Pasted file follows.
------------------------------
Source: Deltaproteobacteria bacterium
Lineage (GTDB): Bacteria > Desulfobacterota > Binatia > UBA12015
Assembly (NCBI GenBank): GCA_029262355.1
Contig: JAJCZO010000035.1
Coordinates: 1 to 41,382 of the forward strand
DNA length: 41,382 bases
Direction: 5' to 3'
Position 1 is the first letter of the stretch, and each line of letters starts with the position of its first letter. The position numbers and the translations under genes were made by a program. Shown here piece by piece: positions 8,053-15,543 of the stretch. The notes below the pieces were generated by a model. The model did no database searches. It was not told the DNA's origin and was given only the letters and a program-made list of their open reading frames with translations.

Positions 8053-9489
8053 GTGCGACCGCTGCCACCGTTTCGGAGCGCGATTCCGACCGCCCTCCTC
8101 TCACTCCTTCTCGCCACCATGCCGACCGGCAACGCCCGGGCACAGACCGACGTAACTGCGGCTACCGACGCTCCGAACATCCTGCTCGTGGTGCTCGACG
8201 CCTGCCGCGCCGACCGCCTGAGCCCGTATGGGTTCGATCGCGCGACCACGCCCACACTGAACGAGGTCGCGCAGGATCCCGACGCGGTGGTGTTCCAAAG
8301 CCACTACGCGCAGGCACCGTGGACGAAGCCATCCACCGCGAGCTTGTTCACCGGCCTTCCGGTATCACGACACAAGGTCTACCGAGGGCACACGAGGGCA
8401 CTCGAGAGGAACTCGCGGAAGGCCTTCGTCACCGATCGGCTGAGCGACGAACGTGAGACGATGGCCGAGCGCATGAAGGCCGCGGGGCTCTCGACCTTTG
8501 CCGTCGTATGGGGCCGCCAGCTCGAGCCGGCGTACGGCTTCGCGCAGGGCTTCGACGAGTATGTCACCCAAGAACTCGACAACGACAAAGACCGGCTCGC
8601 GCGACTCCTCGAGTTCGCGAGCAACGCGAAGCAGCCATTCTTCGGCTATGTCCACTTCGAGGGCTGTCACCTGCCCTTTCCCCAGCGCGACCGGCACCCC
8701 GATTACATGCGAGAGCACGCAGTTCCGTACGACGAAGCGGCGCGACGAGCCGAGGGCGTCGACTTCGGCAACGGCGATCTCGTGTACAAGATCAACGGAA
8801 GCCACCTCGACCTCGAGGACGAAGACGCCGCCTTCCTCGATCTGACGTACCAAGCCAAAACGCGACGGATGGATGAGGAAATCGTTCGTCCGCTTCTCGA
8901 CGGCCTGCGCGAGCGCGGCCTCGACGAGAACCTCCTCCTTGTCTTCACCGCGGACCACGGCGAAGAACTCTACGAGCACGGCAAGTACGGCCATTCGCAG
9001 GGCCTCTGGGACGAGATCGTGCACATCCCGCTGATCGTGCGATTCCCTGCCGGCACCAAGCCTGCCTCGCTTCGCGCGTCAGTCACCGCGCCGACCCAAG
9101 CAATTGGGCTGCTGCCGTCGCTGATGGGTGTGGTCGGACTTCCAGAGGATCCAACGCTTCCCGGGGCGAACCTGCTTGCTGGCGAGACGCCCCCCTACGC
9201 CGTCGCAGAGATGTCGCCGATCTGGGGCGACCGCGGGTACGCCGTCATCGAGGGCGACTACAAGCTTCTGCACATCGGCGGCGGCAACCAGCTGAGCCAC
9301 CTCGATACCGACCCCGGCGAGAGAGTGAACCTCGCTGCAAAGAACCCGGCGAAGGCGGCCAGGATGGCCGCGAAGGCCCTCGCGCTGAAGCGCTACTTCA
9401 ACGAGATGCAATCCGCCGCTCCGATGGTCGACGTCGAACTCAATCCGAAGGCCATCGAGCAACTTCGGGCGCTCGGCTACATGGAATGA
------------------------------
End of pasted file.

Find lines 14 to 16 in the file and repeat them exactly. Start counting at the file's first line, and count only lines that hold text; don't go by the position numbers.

8401 CTCGAGAGGAACTCGCGGAAGGCCTTCGTCACCGATCGGCTGAGCGACGAACGTGAGACGATGGCCGAGCGCATGAAGGCCGCGGGGCTCTCGACCTTTG
8501 CCGTCGTATGGGGCCGCCAGCTCGAGCCGGCGTACGGCTTCGCGCAGGGCTTCGACGAGTATGTCACCCAAGAACTCGACAACGACAAAGACCGGCTCGC
8601 GCGACTCCTCGAGTTCGCGAGCAACGCGAAGCAGCCATTCTTCGGCTATGTCCACTTCGAGGGCTGTCACCTGCCCTTTCCCCAGCGCGACCGGCACCCC